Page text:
1V / Octave Calibrator

As I'm sure you already know, the MFOS synth like most other analogue synths use the 1V / octave standard. Modules that incorporate circuitry to achieve this relationship need to be calibrated or tuned. To aid this exercise, Ray Wilson of MFOS has published a design for a voltage source that increments in 1V intervals by pressing a push button.

We built the circuit and it worked rather well although we did note a shift in voltage with temperature change. The question is, how accurate does the calibration source need to be? Well, we work on the basis that a calibrator is ideally a factor of 5-10 times better than the accuracy you are trying to achieve. You would be hard pressed to tell by ear if your oscillator was a few Hz out at 1kHz but have two oscillators tracking and you will hear the beat frequency between them change if the two oscillators do not track in the same way. However, even if you have calibrated your oscillators to be 'spot on', they in turn could drift due to temperature changes etc but that is another topic altogether. For now, we are going to focus on producing a stable temperature with a good linearity over the 1-7V range.

Let's say that we wish to calibrate our oscillators to within 0.1% which is 1Hz out at 1kHz, that means we need a calibration source accurate to 0.02 to 0.01% (of range or reading?, see 7th July update below). In order to achieve this from Ray's design, the first we did was replace the zener diode which has a temperature drift of 680ppm/Deg C with a 10V voltage reference chip stable to within 10ppm/Deg C. this sorted out the voltage drift with temperature. Next was the linearity, Ray suggested in his write up to match the R-2R resistors to 0.1%. Well as we stock 0.1% resistors already, we decided to match them to 0.01%.

When we find time, we will put a video up of us calibrating a VCO and you will then be able to see our calibrator in action. The performance of Ray's design with these minor tweaks was brilliant, we can switch from 0V to 7V in 1V intervals with an error of typically 1mV or better.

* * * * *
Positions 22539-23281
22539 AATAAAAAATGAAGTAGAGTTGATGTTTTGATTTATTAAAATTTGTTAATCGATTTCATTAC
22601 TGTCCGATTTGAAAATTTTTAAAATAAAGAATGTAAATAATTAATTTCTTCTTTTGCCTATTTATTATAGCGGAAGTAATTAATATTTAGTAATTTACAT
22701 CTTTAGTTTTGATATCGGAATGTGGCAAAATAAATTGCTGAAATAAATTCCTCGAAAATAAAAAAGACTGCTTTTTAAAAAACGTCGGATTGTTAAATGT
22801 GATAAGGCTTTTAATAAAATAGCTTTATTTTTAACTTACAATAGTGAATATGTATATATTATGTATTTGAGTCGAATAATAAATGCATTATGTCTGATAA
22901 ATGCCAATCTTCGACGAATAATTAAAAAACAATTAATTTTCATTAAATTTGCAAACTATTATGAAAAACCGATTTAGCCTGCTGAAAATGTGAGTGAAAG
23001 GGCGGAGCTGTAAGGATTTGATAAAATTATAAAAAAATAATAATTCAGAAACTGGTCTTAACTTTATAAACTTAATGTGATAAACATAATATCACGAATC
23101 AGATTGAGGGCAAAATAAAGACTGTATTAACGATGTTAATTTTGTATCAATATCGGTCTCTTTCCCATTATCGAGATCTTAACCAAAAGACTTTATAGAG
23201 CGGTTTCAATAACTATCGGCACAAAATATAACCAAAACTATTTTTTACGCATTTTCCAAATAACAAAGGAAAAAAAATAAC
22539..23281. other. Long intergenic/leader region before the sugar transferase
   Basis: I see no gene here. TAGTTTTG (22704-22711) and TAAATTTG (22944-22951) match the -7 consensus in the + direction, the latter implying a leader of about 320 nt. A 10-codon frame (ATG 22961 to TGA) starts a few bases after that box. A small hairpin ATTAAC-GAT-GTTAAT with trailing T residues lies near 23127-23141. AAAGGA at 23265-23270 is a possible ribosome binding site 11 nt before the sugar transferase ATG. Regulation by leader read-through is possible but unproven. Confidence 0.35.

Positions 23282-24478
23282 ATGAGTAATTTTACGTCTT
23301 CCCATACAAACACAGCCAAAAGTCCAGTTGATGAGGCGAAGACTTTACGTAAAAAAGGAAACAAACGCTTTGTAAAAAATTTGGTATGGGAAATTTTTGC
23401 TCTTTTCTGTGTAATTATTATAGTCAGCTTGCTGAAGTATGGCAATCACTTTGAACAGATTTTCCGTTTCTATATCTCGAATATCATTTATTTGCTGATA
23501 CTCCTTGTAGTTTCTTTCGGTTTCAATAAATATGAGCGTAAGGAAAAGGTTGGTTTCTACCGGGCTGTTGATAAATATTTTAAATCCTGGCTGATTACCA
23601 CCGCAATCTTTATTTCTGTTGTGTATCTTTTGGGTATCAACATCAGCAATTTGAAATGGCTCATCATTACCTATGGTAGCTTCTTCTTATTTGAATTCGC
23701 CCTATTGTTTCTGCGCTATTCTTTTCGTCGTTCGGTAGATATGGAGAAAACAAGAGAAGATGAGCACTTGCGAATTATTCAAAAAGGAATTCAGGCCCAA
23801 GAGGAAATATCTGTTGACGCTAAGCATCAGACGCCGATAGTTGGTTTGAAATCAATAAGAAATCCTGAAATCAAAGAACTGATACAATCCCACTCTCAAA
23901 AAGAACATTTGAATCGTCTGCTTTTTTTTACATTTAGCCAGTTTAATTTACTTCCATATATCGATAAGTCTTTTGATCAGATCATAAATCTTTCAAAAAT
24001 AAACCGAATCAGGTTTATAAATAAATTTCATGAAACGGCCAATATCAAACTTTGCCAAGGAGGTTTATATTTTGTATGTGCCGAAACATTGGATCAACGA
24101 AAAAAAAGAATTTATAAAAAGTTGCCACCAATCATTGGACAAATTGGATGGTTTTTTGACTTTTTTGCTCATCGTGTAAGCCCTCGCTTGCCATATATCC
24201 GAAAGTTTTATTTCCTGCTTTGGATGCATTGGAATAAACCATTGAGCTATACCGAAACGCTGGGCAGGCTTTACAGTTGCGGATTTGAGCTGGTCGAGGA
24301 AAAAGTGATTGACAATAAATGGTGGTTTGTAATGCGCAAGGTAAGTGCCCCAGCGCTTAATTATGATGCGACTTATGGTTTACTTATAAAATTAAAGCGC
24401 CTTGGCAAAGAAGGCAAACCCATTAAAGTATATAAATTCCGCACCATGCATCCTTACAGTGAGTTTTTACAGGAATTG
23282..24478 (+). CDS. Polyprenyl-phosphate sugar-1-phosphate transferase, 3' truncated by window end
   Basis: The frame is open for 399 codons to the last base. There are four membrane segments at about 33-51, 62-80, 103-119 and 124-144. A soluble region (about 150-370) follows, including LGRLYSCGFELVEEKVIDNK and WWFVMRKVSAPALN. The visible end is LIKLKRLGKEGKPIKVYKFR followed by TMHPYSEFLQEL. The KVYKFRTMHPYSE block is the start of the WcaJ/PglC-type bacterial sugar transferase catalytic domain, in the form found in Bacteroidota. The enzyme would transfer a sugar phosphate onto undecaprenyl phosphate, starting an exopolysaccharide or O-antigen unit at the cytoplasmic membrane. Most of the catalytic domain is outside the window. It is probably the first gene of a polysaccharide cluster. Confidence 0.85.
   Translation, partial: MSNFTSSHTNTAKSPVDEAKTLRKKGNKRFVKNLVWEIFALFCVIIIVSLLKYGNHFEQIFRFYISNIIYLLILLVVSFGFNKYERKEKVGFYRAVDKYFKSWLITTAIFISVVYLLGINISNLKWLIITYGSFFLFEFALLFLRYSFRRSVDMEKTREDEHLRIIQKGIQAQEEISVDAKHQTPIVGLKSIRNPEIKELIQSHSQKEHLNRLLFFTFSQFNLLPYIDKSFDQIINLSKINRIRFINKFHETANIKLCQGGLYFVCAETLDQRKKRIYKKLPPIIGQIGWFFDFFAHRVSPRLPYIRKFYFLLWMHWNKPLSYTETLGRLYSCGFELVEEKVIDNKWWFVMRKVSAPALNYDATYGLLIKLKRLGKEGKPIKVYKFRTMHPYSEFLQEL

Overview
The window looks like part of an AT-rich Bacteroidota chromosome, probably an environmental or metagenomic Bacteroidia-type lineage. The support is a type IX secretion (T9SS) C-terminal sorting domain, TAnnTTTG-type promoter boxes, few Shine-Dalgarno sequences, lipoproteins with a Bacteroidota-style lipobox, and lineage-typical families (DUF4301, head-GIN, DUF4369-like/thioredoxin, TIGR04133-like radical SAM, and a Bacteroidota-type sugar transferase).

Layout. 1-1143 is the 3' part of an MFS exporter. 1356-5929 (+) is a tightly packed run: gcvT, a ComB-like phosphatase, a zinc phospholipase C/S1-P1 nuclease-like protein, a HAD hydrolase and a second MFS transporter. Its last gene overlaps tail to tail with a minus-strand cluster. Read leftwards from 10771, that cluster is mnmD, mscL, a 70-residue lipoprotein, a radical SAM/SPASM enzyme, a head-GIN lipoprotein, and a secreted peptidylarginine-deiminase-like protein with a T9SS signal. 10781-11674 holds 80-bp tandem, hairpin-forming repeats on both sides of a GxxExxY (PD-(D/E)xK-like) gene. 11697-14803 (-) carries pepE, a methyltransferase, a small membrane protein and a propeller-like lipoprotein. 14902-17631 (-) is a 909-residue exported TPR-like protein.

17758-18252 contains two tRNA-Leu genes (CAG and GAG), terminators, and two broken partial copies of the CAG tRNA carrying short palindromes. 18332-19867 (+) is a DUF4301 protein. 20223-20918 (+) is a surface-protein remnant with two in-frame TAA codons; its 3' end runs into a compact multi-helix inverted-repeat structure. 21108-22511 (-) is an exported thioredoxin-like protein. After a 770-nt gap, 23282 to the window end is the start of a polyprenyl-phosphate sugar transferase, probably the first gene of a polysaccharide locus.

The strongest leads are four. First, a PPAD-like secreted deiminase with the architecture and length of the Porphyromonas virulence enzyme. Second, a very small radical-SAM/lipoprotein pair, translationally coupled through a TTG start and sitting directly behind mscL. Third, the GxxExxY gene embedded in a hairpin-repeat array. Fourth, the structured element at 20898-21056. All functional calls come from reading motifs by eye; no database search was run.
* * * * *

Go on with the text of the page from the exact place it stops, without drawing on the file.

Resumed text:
10 Feb 2014

Update 7 July 2014

We have just been calibrating some VCOs and took the opportunity to take some snap shots of the calibrator at each of the voltage steps.

Starting out with the calibrator set to 0V

Then 1V

Then 2V

Then 3V




and finally 7V

There is of course the level of uncertainty with the accuracy of the digital meter. We do have another meter which has an extra decimal place and under test, both meters tracked each other rather well but as this meter has a much brighter display it makes for better pics.

If we were to quote accuracy based on range or full scale as is common practice by manufacturers, an accuracy of 0.02% would mean that we would be allowed a deviation from the desired value of up to 1.4mV at any of the intermediate voltage steps. So at 1V, we could read 1.0014V which is 0.14% of reading. We wanted a tight accuracy at every step so 0.02% of reading allows for these tolerances:

0V, 0 error

1V, +/-0.2mV error

2V, +/-0.4mV error

3V, +/-0.6mV error

4V, +/-0.8mV error

5V, +/-1.0mV error

6V, +/- 1.2mV error

7V, +/- 1.4mV error

We look to be well within our objective of being within 0.02% of reading, check out our VCO page where we use the calibrator to check out the VCO tracking.

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